Currently, in a rural corner of Northern California, an impressive 3D printing project is taking shape. The proponents of this project are Smith|Allen (aka Stephanie Smith and Bryan Allen) who are participating in the Project 387 Residency, located in Mendocino County, and taking place from August 4-18, 2013. Mendocina county is particularly noted for its redwood forests, and in the heart of one 150-acre forest in the region, Smith|Allen are putting together ‘a site-responsive, 3D printed architectural installation called Echoviren.’ At the intersection of architecture, art and technology they are looking to ‘explore the dialectic between man, machine and nature.’
Echoviren is an ambitious 10 x 10 x 8 foot 3D printed sculpture, obviously not printed in one piece, rather it is composed of 585 individually printed parts, with sizes range from 5 x 9 x 8″ to 0.5 x 9 x 9. They are all printed in a translucent white PLA material — a plant based bio-plastic that will decompose naturally back into the forest in 30 to 50 years — on a battery of consumer grade Type A Machines desktop 3D printers. Echoviren is being 3D printed and assembled on site by the artists — so far they have completed just over 10,000 hours of printing. This project is about passion — and impressive it is too.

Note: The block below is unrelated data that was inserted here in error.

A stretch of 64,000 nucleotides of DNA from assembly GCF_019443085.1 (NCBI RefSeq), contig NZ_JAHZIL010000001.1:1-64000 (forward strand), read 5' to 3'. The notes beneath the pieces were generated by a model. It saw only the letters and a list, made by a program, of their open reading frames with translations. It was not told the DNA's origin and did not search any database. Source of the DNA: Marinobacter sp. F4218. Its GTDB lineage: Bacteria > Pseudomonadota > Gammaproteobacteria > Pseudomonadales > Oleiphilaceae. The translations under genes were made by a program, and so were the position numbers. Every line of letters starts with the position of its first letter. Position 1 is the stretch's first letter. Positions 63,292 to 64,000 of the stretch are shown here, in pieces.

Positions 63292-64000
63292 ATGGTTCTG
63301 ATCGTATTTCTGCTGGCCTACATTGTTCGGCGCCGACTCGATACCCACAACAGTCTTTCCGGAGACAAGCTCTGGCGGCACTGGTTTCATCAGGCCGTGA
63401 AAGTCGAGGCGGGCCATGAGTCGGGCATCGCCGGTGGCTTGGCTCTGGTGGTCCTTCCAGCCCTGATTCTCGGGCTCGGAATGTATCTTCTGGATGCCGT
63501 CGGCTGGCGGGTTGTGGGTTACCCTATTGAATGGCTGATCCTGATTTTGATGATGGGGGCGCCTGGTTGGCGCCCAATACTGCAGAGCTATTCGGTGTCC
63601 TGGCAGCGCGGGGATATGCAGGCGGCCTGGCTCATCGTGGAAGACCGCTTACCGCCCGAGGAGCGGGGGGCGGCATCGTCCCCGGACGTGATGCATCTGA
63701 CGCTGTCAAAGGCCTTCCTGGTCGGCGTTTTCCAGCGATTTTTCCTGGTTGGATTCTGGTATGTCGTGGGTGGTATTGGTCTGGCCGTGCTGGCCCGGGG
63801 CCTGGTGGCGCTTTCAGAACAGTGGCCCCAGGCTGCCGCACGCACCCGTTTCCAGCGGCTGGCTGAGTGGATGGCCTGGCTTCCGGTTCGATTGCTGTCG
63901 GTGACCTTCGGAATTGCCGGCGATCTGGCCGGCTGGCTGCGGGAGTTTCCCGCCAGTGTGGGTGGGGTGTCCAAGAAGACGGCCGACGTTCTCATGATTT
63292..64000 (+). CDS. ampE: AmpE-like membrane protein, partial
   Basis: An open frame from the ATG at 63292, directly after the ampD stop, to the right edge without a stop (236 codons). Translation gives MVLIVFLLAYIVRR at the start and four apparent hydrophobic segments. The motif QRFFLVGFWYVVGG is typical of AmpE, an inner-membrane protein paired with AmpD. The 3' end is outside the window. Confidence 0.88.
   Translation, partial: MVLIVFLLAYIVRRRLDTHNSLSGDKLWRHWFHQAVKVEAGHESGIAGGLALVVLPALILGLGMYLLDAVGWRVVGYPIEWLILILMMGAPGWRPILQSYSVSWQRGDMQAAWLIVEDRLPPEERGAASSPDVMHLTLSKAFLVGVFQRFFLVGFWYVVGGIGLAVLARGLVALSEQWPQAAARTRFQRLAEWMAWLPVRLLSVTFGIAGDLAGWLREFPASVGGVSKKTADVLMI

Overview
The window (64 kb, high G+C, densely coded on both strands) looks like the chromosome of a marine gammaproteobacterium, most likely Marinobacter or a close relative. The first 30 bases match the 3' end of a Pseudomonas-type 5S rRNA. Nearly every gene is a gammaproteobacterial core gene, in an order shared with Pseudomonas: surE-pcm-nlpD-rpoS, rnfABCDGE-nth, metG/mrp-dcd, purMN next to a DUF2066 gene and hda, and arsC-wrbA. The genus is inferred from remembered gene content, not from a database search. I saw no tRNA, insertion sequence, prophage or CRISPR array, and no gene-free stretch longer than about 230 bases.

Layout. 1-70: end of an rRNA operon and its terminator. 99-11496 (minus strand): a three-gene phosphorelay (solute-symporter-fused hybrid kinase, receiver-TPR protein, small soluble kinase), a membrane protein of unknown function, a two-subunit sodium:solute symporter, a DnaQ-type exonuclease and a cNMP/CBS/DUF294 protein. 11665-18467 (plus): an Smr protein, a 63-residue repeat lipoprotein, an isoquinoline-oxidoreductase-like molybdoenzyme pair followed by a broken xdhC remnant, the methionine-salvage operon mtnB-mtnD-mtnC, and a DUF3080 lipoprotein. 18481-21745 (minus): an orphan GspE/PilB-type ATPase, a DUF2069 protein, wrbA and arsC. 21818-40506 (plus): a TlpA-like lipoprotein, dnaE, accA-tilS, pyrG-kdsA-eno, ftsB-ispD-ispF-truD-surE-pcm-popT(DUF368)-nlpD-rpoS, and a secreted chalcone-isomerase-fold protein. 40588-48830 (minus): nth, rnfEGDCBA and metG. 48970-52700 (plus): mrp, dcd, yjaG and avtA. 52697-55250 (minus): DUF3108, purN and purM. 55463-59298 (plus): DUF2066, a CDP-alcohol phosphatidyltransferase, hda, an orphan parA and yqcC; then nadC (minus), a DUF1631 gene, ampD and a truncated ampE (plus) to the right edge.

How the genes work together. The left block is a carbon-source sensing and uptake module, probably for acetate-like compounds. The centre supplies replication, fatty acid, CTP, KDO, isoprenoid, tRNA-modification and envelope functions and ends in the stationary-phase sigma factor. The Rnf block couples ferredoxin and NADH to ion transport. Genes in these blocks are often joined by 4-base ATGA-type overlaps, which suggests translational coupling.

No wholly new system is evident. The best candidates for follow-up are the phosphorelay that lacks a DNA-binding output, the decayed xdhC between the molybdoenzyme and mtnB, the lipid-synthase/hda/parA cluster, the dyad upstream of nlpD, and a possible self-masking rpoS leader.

“A graft within the space of the forest, Echoviren is a space for contemplation of the landscape, of the natural, and our relationship with these constructs. It focuses on the essence of the forest not as a natural system, but as a palimpsest.” The sculpture offers a stark and artificial comparison against the natural palette of reds and greens of the forest. According to the artists: “Walking around and within the structure, the aim is to show that the viewer is immediately consumed by the juxtaposition, as well as uncanny similarity, of the natural and unnatural: the large oculus, open floor, and porous surface framing the surrounding coastal landscape.”
Echoviren exposes an ecosystem of dynamic natural and unnatural interventions: the interplay of man and nature moderated by technology over the centuries.
Source: Type A Machines